ANC wants ‘total control’ of media to kill Freedom of Speech, says NASPERS Chairman.
In a recent speech at the Cape Town Press Club, Ton Vosloo, the long standing outgoing Chairman of Naspers (Media24), Africa’s largest media organisation stated emphatically the threat that the ANC regime poses to freedom of speech. He first voiced this opinion back in 1993.
This was ironic to say the least, given that the huge majority of Naspers’ recent good fortune comes from the country, China, which has no regard for freedom of speech or human rights. Does this put Naspers on a collision course with itself? Or has this already tainted Naspers’ vision given the accusations of bias leveled against it by at least 23,000 people of the Boikot Naspers group?
“The South African press is facing huge pressure from the ruling ANC, which wants “total control” of the media,” says the chairman of the continent’s largest media company.
“Government and the ANC, through its national democratic revolution (NDR), want total control,” Naspers chairman Ton Vosloo told the Cape Town Press Club.
“Our free and independent press and media will be facing huge challenges in the not-too-distant future in preserving the very freedom they enjoy to speak out against the erosion of this freedom, corruption and other ills.”
South Africa’s ANC-led government has been regularly criticised in recent years for attacks on the press, particularly after pushing a much-derided secrecy bill through parliament. It is yet to be signed into law by President Jacob Zuma, but would make many aspects of investigative journalism a crime.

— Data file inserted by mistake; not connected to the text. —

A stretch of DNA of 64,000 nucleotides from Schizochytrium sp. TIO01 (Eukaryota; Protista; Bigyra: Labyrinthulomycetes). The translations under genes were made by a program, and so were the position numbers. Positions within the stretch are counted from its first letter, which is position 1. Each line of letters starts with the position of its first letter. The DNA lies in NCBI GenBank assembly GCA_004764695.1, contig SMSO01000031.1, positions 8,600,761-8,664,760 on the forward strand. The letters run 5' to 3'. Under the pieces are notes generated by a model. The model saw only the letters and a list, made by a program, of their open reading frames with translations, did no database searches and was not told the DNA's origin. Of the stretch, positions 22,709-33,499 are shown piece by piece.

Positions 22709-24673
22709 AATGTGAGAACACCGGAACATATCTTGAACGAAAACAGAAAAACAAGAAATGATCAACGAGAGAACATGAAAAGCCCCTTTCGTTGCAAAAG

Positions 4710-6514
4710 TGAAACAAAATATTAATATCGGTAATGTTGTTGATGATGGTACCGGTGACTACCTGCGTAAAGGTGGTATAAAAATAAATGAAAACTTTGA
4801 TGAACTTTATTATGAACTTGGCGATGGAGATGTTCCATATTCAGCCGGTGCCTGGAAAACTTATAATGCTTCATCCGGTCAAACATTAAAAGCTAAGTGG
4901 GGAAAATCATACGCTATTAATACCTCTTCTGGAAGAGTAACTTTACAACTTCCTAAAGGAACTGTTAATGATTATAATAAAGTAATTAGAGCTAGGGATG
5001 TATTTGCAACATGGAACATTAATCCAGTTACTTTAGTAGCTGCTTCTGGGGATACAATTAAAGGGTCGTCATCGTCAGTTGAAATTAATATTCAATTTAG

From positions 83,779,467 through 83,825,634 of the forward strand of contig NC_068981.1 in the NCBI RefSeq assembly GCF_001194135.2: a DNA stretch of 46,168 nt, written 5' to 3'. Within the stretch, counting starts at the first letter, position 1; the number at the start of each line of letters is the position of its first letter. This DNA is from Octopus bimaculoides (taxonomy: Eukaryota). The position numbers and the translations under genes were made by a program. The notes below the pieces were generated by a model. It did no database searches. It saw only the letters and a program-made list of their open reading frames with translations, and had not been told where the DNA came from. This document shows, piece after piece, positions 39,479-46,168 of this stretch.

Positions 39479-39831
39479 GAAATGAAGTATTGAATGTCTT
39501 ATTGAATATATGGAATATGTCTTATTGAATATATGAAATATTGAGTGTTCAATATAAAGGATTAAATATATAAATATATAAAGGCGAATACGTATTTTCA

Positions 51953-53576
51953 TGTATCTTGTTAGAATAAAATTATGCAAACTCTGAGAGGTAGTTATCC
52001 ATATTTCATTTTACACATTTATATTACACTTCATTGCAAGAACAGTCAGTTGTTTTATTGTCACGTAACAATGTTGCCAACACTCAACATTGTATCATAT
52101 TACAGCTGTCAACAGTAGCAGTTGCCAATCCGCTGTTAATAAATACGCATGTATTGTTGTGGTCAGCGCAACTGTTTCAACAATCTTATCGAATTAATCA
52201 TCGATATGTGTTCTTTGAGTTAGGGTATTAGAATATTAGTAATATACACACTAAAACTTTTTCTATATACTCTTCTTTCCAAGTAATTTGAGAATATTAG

The ANC ‘does not like a free and independently owned press’
The party, meanwhile, has repeatedly called on South Africa’s media to racially transform their ownership. But Vosloo said most companies already had significant black ownership.
“All in all, those who complain about transformation should have a good look at the facts,” he said.
“My answer to the complaints (is) the ANC does not like a free and independently owned press.”
Vosloo worked as a journalist and newspaper editor before joining Naspers management in 1984. Since then, the company has diversified from print to pay television, e-commerce and mobile services. It generated 62.7 billion rand ($15 billion) in revenue in the last financial year.
Vosloo retires from his position as chair in April 2015, when former CEO Koos Bekker will take on the role. This is not the first time Vosloo has warned against the ANC. In 1993, he told the Rhodes Journalism Review the party would turn out as bad as the apartheid government.
“When the real pressures are on, they’re going to behave as badly as the Nats (National Party) did,” he said at the time. “Never trust a politician. That’s my motto.”